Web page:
This solution can be put in place in Pickering today. I said “put in place” rather than “developed” because all of the steps needed have already been developed, and developed to a large extent by Canadian brainpower.
The first electricity ever made using nuclear power was created just before Christmas in 1951 at the Argonne National Laboratories in Idaho using the EBR-I fast-neutron reactor. That reactor was the brainchild of Canadian Walter Zinn.
The closed fuel cycle was subsequently worked out and demonstrated by another Canadian, Chuck Till along with Chang Yoon, who we are so pleased to have here with us today, again at the Argonne Labs, using the EBR-II fast-neutron reactor and fuel cycling in a unified combination they called the IFR, for Integrated Fast-neutron Reactor.
If we were to choose this option, now would be the time for us to repatriate those achievements and adopt them in Canada, and use them in Pickering to recycle Pickering’s 15,000 tons of spent CANDU fuel.
Let’s call the Pickering site PARC, spelled P, A, R, C, for the Pickering Advanced Recycle Complex at the existing site of the Pickering nuclear station. The site is large enough and already licensed for nuclear activities, and is in a civic environment friendly to nuclear activities.PARC would begin by recycling the 15,000 tons of used nuclear fuel into usable fast neutron reactor fuel rather than burying this resource.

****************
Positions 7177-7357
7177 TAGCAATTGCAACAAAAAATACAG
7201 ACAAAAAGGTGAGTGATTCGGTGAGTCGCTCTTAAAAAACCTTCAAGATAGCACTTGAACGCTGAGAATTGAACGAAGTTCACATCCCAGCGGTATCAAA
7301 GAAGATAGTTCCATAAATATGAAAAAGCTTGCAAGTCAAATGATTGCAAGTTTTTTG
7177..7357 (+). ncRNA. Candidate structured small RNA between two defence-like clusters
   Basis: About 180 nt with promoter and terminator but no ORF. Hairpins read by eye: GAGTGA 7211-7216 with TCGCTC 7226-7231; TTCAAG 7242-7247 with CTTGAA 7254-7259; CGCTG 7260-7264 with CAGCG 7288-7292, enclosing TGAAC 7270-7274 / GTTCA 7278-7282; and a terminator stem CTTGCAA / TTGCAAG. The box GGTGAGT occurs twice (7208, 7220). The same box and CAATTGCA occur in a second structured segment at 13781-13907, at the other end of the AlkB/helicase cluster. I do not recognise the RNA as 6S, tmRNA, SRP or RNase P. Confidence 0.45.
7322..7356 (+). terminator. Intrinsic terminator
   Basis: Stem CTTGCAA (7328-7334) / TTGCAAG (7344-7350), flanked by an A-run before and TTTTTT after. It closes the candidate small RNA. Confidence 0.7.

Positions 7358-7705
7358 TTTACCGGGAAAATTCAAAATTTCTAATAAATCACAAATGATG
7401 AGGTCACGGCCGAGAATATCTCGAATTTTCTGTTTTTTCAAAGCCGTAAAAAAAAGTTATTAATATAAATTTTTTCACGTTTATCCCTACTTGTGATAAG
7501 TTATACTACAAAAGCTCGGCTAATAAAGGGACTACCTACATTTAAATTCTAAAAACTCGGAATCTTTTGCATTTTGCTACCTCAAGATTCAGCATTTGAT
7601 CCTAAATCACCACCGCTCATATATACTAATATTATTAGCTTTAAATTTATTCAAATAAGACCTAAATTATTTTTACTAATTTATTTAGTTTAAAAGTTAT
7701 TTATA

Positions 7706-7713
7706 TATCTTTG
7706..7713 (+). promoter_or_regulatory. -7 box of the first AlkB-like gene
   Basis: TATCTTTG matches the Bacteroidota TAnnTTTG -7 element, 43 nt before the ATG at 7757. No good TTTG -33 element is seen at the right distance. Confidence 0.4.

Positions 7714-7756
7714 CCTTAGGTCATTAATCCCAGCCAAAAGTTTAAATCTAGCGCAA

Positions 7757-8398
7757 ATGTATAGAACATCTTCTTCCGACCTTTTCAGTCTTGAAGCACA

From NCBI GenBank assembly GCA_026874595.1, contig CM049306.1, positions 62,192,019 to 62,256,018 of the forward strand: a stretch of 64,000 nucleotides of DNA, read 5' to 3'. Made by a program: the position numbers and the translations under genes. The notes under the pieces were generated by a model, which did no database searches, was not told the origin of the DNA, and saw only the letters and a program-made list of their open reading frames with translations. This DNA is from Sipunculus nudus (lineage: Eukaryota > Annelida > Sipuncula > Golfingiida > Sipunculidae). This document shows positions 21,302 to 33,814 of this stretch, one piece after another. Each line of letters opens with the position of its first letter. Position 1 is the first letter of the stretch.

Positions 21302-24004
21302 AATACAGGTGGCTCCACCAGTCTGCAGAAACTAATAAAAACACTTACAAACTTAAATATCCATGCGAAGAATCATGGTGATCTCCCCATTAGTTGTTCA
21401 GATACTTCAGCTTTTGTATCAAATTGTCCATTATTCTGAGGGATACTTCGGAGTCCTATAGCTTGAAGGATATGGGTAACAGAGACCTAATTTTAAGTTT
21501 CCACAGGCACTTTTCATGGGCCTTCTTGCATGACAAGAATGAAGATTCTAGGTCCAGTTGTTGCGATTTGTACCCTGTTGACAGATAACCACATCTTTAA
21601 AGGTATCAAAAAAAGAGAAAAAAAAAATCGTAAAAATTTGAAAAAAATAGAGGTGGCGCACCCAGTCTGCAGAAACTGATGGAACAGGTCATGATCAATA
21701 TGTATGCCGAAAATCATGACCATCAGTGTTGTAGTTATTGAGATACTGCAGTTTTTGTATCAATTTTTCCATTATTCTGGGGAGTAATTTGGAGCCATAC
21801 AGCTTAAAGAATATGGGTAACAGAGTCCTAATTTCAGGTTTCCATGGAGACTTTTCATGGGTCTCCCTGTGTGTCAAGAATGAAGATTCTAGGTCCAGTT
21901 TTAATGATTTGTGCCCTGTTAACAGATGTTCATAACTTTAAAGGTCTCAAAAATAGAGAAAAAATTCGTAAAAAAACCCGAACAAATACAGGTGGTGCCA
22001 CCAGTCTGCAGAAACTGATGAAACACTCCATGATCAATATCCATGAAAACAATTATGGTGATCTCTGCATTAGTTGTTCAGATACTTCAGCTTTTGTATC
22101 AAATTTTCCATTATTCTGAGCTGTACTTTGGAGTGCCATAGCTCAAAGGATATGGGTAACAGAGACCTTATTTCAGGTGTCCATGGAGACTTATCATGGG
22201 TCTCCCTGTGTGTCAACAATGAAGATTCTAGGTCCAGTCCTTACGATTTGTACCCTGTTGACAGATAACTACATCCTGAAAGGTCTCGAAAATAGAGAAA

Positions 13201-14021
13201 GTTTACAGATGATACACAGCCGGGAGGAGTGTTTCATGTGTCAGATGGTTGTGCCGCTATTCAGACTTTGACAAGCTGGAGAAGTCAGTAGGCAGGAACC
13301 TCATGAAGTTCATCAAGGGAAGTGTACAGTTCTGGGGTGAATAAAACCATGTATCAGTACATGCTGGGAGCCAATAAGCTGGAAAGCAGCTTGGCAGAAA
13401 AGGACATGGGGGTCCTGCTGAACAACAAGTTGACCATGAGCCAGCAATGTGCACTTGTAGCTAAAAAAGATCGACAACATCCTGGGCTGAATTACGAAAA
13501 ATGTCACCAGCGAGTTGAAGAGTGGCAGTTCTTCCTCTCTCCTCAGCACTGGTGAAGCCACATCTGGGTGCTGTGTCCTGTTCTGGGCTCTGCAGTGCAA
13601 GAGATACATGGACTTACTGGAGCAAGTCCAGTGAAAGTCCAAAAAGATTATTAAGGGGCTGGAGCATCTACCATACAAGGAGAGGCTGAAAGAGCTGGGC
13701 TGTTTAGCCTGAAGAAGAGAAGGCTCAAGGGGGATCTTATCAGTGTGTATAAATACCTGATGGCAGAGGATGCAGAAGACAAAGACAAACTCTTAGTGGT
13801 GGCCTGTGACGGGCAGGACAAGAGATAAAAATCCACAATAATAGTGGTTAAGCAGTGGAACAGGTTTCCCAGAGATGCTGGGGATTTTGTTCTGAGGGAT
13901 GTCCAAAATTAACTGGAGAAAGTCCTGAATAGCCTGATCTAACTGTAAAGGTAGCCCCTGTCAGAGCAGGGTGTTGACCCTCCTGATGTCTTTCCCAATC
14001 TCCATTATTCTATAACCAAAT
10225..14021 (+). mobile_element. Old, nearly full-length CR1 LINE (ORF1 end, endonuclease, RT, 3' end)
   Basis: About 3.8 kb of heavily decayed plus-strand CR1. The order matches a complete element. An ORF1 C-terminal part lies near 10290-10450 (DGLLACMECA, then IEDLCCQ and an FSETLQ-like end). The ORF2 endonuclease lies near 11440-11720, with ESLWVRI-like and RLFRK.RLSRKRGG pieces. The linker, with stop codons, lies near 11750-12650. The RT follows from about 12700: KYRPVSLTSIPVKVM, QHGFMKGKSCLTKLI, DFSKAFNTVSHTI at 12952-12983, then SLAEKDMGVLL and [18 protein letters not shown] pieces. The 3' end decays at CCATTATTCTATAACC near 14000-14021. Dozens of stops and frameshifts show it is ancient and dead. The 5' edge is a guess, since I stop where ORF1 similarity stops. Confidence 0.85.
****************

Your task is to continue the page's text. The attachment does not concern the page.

PARC would eliminate the need to transport large quantities of high level radioactive waste through our streets by recycling right at the reactor site.
PARC would eliminate the long-term radiotoxicity of the spent fuel, of plutonium and the other transuranic actinides.
PARC would produce over 100 times more non-carbon energy from the used fuel than was extracted by our CANDUs already. It would produce $1 billion of electricity from every single ton of spent CANDU fuel.
Such fuel is certainly not waste.
PARC would introduce a rapidly-load-following reactor technology, one with the ability to complement Ontario’s intermittent wind and solar energy production.
PARC would stimulate the thermal reactor CANDU technology by demonstrating the elimination of long term nuclear waste, a major public objection to nuclear power.
PARC would be crucial in further nuclear technology development for pursuing actively new nuclear application such as small modular reactors (SMRs) for remote applications such as deployable reliable energy sources for developing the resources of our great country.
How do we start?
Again, just for example, assuming this is the chosen option, PARC would begin by building a recycle facility to turn used CANDU fuel bundles into usable fast neutron fuel. The technology to do this is well understood today. I think that the Argonne National Laboratories in Chicago and Idaho Falls have shown us the best way to go about that.
South Korea now wants to emulate that. That tells us something. France, the United Kingdom, Japan, and Russia operate reprocessing facilities which tackle the task in different ways.